Governance and international relations[edit]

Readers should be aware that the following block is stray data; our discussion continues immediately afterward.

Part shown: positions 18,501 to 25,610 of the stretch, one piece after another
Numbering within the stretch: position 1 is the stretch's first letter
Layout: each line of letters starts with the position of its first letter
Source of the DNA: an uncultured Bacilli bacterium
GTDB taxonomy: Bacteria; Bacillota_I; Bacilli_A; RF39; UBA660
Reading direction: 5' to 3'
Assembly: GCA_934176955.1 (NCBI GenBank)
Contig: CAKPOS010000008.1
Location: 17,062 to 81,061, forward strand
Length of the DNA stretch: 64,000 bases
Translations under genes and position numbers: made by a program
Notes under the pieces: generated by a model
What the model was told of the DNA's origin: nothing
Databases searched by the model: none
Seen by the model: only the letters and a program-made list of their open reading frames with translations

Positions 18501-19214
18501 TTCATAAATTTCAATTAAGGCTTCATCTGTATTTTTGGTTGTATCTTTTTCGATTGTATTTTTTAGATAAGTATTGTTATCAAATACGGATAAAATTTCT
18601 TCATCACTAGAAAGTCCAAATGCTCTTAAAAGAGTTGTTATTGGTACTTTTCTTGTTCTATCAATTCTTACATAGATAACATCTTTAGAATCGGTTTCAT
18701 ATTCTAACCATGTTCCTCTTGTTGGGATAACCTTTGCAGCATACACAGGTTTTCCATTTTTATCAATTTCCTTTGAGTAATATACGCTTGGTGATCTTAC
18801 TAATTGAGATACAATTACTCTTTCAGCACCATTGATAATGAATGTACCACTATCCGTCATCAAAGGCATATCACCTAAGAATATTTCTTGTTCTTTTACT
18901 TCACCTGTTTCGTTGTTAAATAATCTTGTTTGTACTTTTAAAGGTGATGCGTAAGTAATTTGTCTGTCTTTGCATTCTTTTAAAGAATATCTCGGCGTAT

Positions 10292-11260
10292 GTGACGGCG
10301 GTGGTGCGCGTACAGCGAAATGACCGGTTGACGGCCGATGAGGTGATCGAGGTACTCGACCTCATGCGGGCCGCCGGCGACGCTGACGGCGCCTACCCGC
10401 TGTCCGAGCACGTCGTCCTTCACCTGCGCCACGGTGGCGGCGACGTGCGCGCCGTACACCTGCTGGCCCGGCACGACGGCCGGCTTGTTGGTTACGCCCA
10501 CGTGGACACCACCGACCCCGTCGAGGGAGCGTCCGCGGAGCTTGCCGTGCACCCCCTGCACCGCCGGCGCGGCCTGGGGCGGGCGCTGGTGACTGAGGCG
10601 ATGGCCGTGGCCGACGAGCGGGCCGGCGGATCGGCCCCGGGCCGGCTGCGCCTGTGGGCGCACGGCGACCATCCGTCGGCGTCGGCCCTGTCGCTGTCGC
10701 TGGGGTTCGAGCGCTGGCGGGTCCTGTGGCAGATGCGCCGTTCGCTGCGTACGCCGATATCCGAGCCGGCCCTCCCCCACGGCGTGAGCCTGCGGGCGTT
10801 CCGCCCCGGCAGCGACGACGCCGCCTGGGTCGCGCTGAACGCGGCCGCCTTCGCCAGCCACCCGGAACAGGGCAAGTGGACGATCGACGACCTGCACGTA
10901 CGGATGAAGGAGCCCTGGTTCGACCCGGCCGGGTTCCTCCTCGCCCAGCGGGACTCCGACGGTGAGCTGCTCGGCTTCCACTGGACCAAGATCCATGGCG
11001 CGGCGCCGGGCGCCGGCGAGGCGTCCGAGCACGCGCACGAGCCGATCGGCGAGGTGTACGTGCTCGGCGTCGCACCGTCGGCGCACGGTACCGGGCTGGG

True to his promise to reduce the number of Ministerial appointees and run a lean government, the number of Ministers was significantly reduced from 87 of the previous Kufuor NPP government to 73 (a reduction of 16%) in the Mills-led government. It was projected that approximately $4 million was saved annually by this bold decision to run a small government. The hundreds of Special Assistants, Presidential Staffers and Spokespersons were also eliminated to improve fiscal efficiency.[20] He commissioned a review of the 1992 Constitution of Ghana in a bid to improve upon the country’s governance architecture.[33] He held an annual media forum every year at the presidency to interact with journalists about socio-political issues.[33] President Atta Mills re-equipped and re-tooled the security agencies: the military, the police, the fire service, the Immigration, The Prisons Service and the Customs Excise and Preventive Service (CEPS).[33] In order to ensure inter-generational equity because of the “finite nature of resource revenue” as well as financial security for future Ghanaian generations, the Mills government established in 2011, the Ghana Heritage Fund[34] – a sovereign wealth fund generated from petroleum revenue accumulated from the country’s oil and gas industry.[35][36] John Atta Mills established the Media Development Fund to promote media excellence and freedom in the spirit of 1992 constitution.[37] A few months prior to his death, he was praised by US President Barack Obama for making Ghana a “good news story” that had good democratic credentials. He also fostered economic ties with China[38] in a bid strengthen Sino-Ghanaian bilateral relations. In 2009, the Journal of International Affairs at Columbia University featured Mills as one of the “Five Faces of African Innovation and Entrepreneurship” along with South African innovator, Euvin Naidoo and Mo Ibrahim, (founder of Celtel International and Chairman of the Mo Ibrahim Foundation) where he was lauded for his commitment to strengthening Ghana’s Electoral Commission, National Media Commission and National Commission for Civic Education and more importantly, transparency in public institutions, particularly in the country’s growing oil and gas sector.[39][40] Mills’ leadership style was very diplomatic, inclusive and less polarising than his predecessors. The BBC described his presidency as that of “a peacemaker who was never one to make disparaging comments in public” despite intense criticisms and vilification from his political supporters and opponents alike.[41]